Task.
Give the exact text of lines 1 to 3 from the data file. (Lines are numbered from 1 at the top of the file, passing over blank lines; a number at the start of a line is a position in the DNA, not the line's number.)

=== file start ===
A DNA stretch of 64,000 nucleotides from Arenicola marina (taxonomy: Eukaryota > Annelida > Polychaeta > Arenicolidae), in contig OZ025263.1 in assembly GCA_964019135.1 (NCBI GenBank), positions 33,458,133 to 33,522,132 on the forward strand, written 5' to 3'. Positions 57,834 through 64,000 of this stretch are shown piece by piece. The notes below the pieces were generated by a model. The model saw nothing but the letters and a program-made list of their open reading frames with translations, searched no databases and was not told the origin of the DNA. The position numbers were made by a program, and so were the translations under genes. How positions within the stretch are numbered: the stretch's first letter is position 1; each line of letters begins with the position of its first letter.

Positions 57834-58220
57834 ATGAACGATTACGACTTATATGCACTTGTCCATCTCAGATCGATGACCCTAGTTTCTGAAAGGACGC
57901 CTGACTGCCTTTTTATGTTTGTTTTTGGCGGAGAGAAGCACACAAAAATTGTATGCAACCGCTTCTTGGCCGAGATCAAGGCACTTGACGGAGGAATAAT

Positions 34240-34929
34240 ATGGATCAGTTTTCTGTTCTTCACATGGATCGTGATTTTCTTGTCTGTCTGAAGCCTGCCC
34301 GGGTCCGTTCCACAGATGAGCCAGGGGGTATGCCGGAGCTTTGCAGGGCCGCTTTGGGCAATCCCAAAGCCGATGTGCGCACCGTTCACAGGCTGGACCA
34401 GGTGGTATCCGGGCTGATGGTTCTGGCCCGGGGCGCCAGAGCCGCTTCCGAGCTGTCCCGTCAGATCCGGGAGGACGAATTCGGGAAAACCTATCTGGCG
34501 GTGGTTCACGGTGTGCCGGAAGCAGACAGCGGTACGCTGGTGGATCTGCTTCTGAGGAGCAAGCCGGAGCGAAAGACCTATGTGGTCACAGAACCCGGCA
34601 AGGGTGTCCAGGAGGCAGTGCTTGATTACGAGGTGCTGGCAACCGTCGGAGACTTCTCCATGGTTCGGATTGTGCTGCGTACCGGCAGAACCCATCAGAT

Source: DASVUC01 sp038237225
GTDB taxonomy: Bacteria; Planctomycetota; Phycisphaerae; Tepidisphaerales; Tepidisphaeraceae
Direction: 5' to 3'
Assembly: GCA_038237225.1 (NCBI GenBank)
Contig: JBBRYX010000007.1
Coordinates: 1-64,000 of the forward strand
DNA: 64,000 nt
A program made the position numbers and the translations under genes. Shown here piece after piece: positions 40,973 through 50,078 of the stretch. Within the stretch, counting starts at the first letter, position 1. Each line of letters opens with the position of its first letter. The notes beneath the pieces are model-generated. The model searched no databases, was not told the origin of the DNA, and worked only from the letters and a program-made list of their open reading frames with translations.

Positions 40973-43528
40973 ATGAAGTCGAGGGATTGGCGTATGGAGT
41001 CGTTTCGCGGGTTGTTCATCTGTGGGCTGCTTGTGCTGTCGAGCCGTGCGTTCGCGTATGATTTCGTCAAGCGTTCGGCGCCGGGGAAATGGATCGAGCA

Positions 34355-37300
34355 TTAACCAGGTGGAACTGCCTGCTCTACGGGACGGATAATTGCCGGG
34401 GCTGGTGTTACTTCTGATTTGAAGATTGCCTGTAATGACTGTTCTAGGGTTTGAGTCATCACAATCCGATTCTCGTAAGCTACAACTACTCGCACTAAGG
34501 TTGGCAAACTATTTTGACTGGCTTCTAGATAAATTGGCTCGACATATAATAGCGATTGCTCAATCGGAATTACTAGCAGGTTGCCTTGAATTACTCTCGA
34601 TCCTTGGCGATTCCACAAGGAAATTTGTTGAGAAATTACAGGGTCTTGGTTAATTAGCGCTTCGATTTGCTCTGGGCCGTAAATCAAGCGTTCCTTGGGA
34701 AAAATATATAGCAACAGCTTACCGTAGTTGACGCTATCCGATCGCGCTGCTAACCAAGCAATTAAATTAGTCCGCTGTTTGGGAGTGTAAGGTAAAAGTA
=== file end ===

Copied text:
A DNA stretch of 64,000 nucleotides from Arenicola marina (taxonomy: Eukaryota > Annelida > Polychaeta > Arenicolidae), in contig OZ025263.1 in assembly GCA_964019135.1 (NCBI GenBank), positions 33,458,133 to 33,522,132 on the forward strand, written 5' to 3'. Positions 57,834 through 64,000 of this stretch are shown piece by piece. The notes below the pieces were generated by a model. The model saw nothing but the letters and a program-made list of their open reading frames with translations, searched no databases and was not told the origin of the DNA. The position numbers were made by a program, and so were the translations under genes. How positions within the stretch are numbered: the stretch's first letter is position 1; each line of letters begins with the position of its first letter.

Positions 57834-58220
57834 ATGAACGATTACGACTTATATGCACTTGTCCATCTCAGATCGATGACCCTAGTTTCTGAAAGGACGC